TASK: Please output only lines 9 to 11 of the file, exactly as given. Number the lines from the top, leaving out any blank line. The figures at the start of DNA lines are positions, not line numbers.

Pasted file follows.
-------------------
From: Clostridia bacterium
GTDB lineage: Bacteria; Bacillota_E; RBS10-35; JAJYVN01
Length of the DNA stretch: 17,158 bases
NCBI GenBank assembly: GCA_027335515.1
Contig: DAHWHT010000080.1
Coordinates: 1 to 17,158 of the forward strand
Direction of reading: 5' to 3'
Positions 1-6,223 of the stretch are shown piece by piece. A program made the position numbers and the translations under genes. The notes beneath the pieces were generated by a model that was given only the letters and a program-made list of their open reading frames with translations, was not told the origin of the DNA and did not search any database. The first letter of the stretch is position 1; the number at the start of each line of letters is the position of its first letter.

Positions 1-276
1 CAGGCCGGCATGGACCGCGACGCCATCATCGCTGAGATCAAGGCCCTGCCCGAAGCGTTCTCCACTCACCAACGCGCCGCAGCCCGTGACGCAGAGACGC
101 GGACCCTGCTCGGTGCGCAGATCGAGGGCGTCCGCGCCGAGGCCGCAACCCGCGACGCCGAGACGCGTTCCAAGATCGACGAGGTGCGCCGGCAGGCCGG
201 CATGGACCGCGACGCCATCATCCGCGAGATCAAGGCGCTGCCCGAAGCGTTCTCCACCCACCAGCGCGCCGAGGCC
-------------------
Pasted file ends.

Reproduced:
Positions 1-276
1 CAGGCCGGCATGGACCGCGACGCCATCATCGCTGAGATCAAGGCCCTGCCCGAAGCGTTCTCCACTCACCAACGCGCCGCAGCCCGTGACGCAGAGACGC
101 GGACCCTGCTCGGTGCGCAGATCGAGGGCGTCCGCGCCGAGGCCGCAACCCGCGACGCCGAGACGCGTTCCAAGATCGACGAGGTGCGCCGGCAGGCCGG